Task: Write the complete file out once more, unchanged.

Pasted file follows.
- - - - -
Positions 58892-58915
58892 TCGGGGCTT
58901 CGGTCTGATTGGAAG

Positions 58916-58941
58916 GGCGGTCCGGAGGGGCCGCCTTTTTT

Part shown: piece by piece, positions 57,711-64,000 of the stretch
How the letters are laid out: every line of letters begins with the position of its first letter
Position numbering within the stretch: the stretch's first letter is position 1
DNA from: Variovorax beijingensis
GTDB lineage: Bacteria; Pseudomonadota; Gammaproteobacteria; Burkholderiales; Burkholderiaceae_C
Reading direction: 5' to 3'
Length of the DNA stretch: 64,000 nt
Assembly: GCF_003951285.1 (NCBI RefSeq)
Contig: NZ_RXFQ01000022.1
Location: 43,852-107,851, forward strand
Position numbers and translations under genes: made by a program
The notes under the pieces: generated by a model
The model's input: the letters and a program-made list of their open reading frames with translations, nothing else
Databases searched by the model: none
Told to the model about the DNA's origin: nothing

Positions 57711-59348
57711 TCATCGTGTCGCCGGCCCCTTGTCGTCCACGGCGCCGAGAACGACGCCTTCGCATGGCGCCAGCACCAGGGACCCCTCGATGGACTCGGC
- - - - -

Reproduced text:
Positions 58892-58915
58892 TCGGGGCTT
58901 CGGTCTGATTGGAAG

Positions 58916-58941
58916 GGCGGTCCGGAGGGGCCGCCTTTTTT

Part shown: piece by piece, positions 57,711-64,000 of the stretch
How the letters are laid out: every line of letters begins with the position of its first letter
Position numbering within the stretch: the stretch's first letter is position 1
DNA from: Variovorax beijingensis
GTDB lineage: Bacteria; Pseudomonadota; Gammaproteobacteria; Burkholderiales; Burkholderiaceae_C
Reading direction: 5' to 3'
Length of the DNA stretch: 64,000 nt
Assembly: GCF_003951285.1 (NCBI RefSeq)
Contig: NZ_RXFQ01000022.1
Location: 43,852-107,851, forward strand
Position numbers and translations under genes: made by a program
The notes under the pieces: generated by a model
The model's input: the letters and a program-made list of their open reading frames with translations, nothing else
Databases searched by the model: none
Told to the model about the DNA's origin: nothing

Positions 57711-59348
57711 TCATCGTGTCGCCGGCCCCTTGTCGTCCACGGCGCCGAGAACGACGCCTTCGCATGGCGCCAGCACCAGGGACCCCTCGATGGACTCGGC